When businesses begin closing en masse and thousands become unemployed, it has a domino effect. Nearly everyone will notice the pinch in some way or another.
There are a few things you can do to provide some stability.
- Get out of debt. Here’s a way to pay it off as quickly as possible.
- If you find yourself without a job, here are the first steps you should take to survive the aftermath.
- Reduce your fixed expenses.
- Build an emergency fund.
- Get prepped.
- Keep abreast of the news that could directly affect you. Sign up here for free daily tips and updates.
It’s extremely important to prepare ahead of time. Once it all comes crumbling down, supplies will be more expensive and more difficult to acquire. Have your umbrella well before the rainy day arrives.
Well it’s mixed feelings – sorry for those stores and brands a little bit, maybe more for the workers. But really, a lot of those places have hung themselves with their own corporate practices over the last decades. I feel a lot worse when a small locally-owned and operated store goes out of business at the hands of those big corporate beasts. They typically do not keep the money in the community (outside of wages and basic services). Most are owned by large conglomerates, some with heavy foreign ownership. Most of the products sold are made in China. Their business practices are predatory and unsustainable.
On a personal note, as a builder I bought Craftsman products from the time I was a child until they shifted their manufacturing to China and Taiwan. They still had the warranty but you could really tell that the quality went down. Hard to stay loyal when that happens. Then I noticed that general quality of everything was decreasing. And finally it came to the point where my local store was selling mattresses and appliances and had very few tools. Sort of like Radio Shack getting into cell phones – it helped the store grow but phased out their original clientel which were buying electronic parts. The problem is that it’s hard to keep stores open selling a bit of this and a bit of that. If I want a mattress I go to a mattress store, not Sears. If I want phone stuff I go to the Verizon store, not Radio Shack.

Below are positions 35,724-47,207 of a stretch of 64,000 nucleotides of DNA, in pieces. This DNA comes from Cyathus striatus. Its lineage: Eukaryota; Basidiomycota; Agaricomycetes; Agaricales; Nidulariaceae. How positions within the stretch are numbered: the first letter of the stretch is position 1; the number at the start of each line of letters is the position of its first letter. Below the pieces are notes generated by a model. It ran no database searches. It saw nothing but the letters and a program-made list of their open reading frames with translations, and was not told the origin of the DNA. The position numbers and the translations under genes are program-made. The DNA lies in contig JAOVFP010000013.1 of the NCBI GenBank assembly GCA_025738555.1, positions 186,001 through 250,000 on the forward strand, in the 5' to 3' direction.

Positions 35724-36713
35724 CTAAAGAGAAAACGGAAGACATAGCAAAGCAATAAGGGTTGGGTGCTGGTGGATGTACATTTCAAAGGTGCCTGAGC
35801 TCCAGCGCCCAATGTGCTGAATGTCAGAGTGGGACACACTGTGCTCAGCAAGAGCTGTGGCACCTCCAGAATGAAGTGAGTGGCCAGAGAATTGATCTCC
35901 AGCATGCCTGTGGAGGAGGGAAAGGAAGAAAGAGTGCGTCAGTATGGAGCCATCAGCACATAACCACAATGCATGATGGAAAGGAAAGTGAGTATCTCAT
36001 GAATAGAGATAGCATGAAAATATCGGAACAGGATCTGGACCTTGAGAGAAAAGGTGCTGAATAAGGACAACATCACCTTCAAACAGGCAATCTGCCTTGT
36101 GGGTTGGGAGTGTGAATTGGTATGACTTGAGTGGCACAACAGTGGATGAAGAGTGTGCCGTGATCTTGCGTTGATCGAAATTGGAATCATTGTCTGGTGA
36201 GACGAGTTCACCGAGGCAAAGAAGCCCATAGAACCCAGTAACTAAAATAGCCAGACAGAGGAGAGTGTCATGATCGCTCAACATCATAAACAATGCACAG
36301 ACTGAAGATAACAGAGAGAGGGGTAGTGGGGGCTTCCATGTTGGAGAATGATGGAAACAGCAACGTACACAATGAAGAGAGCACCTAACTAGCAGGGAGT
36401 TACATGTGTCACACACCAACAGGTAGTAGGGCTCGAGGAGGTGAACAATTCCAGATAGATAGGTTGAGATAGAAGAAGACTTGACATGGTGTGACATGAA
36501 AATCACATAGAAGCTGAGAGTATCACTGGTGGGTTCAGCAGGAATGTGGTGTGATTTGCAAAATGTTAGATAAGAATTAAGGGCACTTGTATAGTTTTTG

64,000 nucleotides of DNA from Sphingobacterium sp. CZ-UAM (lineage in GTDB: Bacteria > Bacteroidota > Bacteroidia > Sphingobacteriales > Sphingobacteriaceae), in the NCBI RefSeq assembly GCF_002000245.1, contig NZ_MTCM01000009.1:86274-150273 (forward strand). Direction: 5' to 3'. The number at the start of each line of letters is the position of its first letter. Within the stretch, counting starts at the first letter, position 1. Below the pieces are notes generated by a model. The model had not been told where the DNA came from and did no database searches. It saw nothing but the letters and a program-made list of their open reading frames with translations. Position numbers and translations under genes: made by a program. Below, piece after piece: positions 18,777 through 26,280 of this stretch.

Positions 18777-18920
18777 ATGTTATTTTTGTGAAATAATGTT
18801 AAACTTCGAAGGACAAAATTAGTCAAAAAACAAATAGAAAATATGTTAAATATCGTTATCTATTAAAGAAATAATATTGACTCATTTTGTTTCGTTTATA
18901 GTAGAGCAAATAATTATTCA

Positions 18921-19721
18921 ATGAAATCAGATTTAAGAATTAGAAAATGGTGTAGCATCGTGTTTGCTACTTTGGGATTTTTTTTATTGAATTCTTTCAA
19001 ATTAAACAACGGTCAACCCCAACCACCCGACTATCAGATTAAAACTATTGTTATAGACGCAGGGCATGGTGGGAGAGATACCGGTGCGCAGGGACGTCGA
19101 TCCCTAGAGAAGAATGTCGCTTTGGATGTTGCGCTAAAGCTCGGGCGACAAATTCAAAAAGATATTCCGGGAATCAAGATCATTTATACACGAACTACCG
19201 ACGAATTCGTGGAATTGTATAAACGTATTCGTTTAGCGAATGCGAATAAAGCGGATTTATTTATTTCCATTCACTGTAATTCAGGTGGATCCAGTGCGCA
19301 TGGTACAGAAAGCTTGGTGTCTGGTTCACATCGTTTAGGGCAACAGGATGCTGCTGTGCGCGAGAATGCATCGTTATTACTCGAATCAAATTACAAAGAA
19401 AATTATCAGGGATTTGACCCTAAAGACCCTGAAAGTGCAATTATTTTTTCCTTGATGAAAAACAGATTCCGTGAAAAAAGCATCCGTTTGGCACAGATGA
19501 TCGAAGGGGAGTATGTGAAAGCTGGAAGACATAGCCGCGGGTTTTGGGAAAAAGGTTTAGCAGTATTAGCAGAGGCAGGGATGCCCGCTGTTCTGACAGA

So few stores around anymore that sell ‘real goods’.
I stopped going to shopping malls for the same reason I stopped going to Wal Mart and MacDonalds. I’m afraid of mobs of rioting, fighting teens, which these places attract. I feel safer shopping online.
Stores closing in malls, like Macy’s, will also impact those retail operations that are free standing in close proximity to the malls. In particular restaurant chains that are already seeing marked decrease in sales. A friend’s son is a manager of a Red Lobster next to a mall with a closing Macy’s and he’s worried that it will have a very negative impact on his business.
I would also assume that closing a Macy’s would have a negative impact on the Food Courts in those malls.
Locally we have a K-mart closing that will leave a big empty store with no new retailer in site. Another eyesore waiting to happen.
I’ve not researched it, but how many Dollar Tree type stores are opening in comparison to the Macy’s/Kmart stores closing? Greatly increased traffic over the holiday shopping according to our local one. And, according to today’s news Amazon garnered a huge share of the holiday shopping. It’s where I shop – at my leisure, no problems with returns, free shipping – can’t get much better than that.
OK sheeple where is your new lord and god Tramp, sorry Trump, on this one?? Why is he not telling these stores not to close and keep the people in their jobs.